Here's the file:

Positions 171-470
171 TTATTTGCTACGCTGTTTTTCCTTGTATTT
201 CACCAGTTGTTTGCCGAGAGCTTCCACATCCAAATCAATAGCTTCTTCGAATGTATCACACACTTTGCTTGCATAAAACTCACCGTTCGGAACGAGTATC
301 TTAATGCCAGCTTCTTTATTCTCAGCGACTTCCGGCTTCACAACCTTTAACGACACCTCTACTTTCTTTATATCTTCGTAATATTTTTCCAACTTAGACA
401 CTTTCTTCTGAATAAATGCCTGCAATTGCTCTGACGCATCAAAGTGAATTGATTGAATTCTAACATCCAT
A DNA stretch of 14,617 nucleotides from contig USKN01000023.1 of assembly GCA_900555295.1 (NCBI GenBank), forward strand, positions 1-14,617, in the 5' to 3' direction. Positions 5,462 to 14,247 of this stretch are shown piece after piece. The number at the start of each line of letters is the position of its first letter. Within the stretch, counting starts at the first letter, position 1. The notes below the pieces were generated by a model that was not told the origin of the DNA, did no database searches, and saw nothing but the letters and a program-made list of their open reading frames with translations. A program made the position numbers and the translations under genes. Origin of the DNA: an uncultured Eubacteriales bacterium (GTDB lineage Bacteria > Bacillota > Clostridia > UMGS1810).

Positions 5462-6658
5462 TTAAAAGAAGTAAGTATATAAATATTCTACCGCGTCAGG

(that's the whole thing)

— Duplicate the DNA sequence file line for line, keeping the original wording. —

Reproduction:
Positions 171-470
171 TTATTTGCTACGCTGTTTTTCCTTGTATTT
201 CACCAGTTGTTTGCCGAGAGCTTCCACATCCAAATCAATAGCTTCTTCGAATGTATCACACACTTTGCTTGCATAAAACTCACCGTTCGGAACGAGTATC
301 TTAATGCCAGCTTCTTTATTCTCAGCGACTTCCGGCTTCACAACCTTTAACGACACCTCTACTTTCTTTATATCTTCGTAATATTTTTCCAACTTAGACA
401 CTTTCTTCTGAATAAATGCCTGCAATTGCTCTGACGCATCAAAGTGAATTGATTGAATTCTAACATCCAT
A DNA stretch of 14,617 nucleotides from contig USKN01000023.1 of assembly GCA_900555295.1 (NCBI GenBank), forward strand, positions 1-14,617, in the 5' to 3' direction. Positions 5,462 to 14,247 of this stretch are shown piece after piece. The number at the start of each line of letters is the position of its first letter. Within the stretch, counting starts at the first letter, position 1. The notes below the pieces were generated by a model that was not told the origin of the DNA, did no database searches, and saw nothing but the letters and a program-made list of their open reading frames with translations. A program made the position numbers and the translations under genes. Origin of the DNA: an uncultured Eubacteriales bacterium (GTDB lineage Bacteria > Bacillota > Clostridia > UMGS1810).

Positions 5462-6658
5462 TTAAAAGAAGTAAGTATATAAATATTCTACCGCGTCAGG